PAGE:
Title

Association of Traumatic Brain Injury with Vestibular Dysfunction and Dizziness in Post-9/11 Veterans

Document Type

Article

Publication Date

1-1-2019

Description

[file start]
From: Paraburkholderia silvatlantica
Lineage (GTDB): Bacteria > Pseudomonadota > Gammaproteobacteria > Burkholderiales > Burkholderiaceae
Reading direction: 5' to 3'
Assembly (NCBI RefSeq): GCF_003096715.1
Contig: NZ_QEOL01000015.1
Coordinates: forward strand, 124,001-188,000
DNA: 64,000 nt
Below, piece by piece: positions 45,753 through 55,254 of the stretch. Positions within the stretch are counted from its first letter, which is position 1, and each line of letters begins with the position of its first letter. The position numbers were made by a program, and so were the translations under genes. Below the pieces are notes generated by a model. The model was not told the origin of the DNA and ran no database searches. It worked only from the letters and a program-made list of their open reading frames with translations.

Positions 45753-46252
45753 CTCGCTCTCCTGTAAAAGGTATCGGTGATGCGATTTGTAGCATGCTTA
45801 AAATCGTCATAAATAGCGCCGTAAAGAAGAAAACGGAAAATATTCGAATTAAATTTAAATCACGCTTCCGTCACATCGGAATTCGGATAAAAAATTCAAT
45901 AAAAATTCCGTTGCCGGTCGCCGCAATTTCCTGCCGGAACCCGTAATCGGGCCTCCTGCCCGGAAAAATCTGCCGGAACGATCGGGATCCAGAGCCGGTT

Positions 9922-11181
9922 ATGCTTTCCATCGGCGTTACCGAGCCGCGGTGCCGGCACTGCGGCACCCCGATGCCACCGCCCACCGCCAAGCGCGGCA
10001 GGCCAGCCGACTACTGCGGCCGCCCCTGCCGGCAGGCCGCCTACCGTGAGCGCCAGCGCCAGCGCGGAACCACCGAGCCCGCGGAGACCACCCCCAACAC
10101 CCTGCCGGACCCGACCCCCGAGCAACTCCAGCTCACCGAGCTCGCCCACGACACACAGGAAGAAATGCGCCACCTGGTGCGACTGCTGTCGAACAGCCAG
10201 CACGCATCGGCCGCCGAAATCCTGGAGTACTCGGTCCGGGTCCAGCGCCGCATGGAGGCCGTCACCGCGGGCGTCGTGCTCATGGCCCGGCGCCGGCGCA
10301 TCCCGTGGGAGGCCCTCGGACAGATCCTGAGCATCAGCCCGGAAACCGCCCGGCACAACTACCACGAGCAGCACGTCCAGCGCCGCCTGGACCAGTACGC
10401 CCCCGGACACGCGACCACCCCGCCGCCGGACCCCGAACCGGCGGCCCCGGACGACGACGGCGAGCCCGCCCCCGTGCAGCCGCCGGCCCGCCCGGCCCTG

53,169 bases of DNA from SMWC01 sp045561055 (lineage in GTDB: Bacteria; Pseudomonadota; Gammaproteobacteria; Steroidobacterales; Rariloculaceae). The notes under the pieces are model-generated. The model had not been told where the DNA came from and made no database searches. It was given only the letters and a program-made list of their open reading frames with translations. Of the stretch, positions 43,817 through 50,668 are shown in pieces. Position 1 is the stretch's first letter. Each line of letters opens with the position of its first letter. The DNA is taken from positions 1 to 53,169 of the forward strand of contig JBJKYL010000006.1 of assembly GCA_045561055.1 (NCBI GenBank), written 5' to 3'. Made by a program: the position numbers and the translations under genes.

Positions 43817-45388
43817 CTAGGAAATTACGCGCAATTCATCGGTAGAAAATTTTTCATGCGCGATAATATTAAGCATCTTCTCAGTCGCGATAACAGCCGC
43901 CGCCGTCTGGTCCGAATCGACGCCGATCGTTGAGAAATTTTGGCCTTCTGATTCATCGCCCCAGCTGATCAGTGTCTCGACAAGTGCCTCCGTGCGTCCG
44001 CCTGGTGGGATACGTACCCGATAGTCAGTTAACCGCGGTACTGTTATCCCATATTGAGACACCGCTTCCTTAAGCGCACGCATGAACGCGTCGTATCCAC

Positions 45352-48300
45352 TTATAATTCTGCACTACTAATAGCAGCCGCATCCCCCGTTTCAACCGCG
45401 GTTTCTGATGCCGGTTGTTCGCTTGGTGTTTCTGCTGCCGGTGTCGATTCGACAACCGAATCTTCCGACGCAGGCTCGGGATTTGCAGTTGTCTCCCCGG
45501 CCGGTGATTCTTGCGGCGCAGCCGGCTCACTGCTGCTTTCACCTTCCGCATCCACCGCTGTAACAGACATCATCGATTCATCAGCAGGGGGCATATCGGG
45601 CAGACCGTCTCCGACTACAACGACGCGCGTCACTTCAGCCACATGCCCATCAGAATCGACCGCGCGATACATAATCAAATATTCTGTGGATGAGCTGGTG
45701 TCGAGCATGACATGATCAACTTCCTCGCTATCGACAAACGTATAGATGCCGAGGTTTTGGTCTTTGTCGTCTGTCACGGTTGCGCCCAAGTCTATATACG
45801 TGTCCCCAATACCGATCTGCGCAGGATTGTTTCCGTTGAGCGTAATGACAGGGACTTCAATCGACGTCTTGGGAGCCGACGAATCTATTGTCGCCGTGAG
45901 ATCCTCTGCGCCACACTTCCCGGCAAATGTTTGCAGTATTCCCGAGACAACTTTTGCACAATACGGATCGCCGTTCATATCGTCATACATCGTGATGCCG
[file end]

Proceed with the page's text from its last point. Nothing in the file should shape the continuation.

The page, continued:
Objective: To describe the prevalence and impact of vestibular dysfunction and nonspecific dizziness diagnoses and explore their associations with traumatic brain injury (TBI) severity, mechanism, and postconcussive comorbidities among post-9/11 veterans. Setting: Administrative medical record data from the US Departments of Defense and Veterans Affairs (VA). Participants: Post-9/11 veterans with at least 3 years of VA care. Design: Cross-sectional, retrospective, observational study. Main Measures: International Classification of Diseases, Ninth Revision, Clinical Modification diagnosis codes for TBI, vestibular dysfunction, dizziness, and other commonly associated postconcussive conditions; Neurobehavioral Symptom Inventory. Results: Of the 570 248 post-9/11 veterans in this sample, 0.45% had a diagnosis of vestibular dysfunction and 2.57% had nonspecific dizziness. Those with either condition were more likely to have evidence of TBI (57.11% vs 28.51%) and reported more disruption from neurobehavioral symptoms. Blast and nonblast injuries were associated with greater symptom disruption, particularly in combination. Conclusions: There was a consistent, significant association between TBI and vestibular dysfunction or nonspecific dizziness, after controlling for sociodemographic factors, injury mechanism, and comorbid conditions. Given that most deployed post-9/11 veterans report blast and/or nonblast injuries, the need for prompt identification and management of these conditions and symptoms is clear.

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